Tag: table of data

Visualisation: Historical and contemporary visualisation methods-Part 1

Part 1:Screen Shot 2016-08-03 at 11.03.27 AM.png
Napoleon’s Invasion of Russia 1812. (painting)

Screen Shot 2016-08-03 at 11.05.30 AM.png Created by french engineer in the 60’s. (map)

  • polish border (left) and moscow border (right).
  • shows the loss of men from left to right and right to left through the thickness of the lines.
  • Temperature is also shown by vertical lines.
  • Reduces the time to understand the data.


Screen Shot 2016-08-03 at 11.09.42 AM.png

South of Ukraine (Crimean) 

  • War between Russia and England.
  • 6 Months to get access to medicine.
  • Soldiers were dying and wanted to improve the lives of soldiers.

Screen Shot 2016-08-03 at 11.12.02 AM.png

  • Graphing the causes of death during the war.
  • The real threat was disease to the soldiers.
  • Shows comparison of two years for each graph.
  • Made through area, the smaller numbers in the middle to at least be visible.
  • Visually show the impact over a period of time.


Screen Shot 2016-08-03 at 11.28.43 AM.png
Poster for an exhibition.

  • Make issues understandable for the uneducated through visual education.
  • Popularised multiples of something to equal something greater.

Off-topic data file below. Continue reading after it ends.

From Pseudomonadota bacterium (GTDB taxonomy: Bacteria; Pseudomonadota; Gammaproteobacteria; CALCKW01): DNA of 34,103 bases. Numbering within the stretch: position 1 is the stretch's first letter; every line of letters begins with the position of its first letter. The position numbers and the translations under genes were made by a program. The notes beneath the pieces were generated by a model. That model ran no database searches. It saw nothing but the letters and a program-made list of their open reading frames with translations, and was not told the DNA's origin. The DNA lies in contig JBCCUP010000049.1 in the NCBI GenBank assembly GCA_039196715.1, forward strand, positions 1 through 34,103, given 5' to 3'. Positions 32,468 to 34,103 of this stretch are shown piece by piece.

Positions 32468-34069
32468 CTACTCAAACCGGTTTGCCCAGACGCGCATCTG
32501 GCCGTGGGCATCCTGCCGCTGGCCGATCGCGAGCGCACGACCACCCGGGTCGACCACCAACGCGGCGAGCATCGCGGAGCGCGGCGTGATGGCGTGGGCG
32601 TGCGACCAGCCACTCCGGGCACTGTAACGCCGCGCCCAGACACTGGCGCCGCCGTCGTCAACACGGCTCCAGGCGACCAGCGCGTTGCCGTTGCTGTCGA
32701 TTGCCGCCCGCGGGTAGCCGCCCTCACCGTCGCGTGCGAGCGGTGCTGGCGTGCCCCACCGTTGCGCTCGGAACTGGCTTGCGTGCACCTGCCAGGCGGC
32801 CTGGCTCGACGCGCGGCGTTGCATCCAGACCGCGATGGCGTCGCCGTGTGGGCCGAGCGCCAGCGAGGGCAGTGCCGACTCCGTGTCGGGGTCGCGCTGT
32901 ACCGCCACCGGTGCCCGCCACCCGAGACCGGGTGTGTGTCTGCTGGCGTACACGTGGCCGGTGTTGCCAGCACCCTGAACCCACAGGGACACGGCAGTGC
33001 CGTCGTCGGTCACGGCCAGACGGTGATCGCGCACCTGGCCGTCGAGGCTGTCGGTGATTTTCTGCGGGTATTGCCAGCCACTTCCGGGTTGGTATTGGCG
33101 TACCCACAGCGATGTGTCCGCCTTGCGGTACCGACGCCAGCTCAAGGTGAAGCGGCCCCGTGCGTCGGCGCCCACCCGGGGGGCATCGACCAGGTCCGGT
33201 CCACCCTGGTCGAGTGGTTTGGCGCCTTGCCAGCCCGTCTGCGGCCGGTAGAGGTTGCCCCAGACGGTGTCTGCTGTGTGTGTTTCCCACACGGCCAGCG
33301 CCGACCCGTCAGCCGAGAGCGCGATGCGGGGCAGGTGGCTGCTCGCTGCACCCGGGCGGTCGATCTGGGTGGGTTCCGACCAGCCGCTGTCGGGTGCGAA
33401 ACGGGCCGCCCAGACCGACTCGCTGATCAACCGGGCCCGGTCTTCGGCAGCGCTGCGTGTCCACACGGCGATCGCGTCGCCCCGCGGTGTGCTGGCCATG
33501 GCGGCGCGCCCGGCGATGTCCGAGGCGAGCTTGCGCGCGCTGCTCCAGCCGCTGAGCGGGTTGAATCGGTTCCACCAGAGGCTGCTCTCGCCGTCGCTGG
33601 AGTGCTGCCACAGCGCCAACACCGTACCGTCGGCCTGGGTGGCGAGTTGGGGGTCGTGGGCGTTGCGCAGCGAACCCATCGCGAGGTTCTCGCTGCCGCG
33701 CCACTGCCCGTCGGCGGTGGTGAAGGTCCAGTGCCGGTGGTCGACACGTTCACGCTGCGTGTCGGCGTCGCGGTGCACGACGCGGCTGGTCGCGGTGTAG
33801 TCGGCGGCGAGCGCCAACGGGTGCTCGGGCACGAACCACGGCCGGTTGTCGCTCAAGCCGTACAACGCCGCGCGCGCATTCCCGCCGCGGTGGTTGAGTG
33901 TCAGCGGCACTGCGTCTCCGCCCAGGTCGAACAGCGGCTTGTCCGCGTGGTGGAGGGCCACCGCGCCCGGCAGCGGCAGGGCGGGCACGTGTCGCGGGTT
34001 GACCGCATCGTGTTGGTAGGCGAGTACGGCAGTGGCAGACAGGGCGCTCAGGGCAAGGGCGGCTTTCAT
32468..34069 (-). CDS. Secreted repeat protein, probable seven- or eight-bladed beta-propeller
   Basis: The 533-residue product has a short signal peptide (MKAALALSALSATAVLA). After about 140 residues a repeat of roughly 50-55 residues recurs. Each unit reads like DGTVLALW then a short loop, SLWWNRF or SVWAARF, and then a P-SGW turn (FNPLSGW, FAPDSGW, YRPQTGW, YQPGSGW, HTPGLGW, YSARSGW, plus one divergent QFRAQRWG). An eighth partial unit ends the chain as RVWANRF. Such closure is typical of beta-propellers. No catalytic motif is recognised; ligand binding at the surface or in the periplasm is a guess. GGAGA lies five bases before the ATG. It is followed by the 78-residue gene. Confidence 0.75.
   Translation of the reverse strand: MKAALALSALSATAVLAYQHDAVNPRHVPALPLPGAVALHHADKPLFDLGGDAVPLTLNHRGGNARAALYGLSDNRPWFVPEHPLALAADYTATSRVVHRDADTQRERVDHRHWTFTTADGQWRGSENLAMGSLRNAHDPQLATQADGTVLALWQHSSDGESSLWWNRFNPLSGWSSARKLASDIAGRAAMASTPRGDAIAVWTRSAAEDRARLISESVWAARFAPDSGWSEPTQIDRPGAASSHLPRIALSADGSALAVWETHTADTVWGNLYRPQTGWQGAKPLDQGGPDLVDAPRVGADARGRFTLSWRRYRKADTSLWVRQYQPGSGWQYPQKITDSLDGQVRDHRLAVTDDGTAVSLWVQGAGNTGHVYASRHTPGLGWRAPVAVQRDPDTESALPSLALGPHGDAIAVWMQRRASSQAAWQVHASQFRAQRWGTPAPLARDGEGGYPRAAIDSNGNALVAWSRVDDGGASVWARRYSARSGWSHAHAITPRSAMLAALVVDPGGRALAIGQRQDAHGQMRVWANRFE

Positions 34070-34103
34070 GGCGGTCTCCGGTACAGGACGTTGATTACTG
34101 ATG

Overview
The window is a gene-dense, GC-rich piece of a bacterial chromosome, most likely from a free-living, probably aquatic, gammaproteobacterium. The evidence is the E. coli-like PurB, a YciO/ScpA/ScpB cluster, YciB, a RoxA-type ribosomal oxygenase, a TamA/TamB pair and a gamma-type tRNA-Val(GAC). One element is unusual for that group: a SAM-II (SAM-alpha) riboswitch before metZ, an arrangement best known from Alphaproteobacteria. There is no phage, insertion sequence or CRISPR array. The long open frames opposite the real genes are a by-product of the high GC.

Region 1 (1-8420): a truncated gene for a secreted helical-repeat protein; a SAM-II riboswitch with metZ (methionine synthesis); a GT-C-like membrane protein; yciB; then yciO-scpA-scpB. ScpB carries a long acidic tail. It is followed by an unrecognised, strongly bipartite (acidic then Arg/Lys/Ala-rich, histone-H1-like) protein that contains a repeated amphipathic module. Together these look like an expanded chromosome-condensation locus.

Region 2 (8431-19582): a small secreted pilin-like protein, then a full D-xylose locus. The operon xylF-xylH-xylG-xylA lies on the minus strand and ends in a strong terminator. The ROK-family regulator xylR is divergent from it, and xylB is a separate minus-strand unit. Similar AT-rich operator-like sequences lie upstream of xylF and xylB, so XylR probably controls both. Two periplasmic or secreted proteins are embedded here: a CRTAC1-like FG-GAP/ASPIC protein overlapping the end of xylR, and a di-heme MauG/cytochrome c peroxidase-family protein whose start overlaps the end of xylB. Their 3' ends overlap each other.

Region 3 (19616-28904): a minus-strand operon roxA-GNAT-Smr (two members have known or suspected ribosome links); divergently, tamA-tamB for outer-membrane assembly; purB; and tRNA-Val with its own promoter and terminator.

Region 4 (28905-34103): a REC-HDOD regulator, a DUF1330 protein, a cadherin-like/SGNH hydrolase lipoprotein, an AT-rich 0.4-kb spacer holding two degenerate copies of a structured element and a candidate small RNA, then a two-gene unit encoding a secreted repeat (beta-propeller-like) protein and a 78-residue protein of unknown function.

• Bringing the museum to the people, to distribute ideas.

Screen Shot 2016-08-03 at 11.33.03 AM.png

Using visual education to transform the masses.

Part 2:

Why visualise?

Help us understand complex data and see the trends that are not able to be seen with lots of numbers. Through the use visuals the understanding is made clearer and faster.

Screen Shot 2016-08-09 at 1.51.58 PM.png(Visualised: data has been plotted into a graph making it clear to the viewer about what the data is saying .)

Screen Shot 2016-08-09 at 1.52.09 PM.png(Raw data: too much information for the viewer to decode)

Screen Shot 2016-08-09 at 1.54.18 PM.png
(Useless visualisation when the software export the data into a graph.)

  • Use visualisations to convince the audience of the message or claim the data is making.
  • Let the audience extract their own meaning.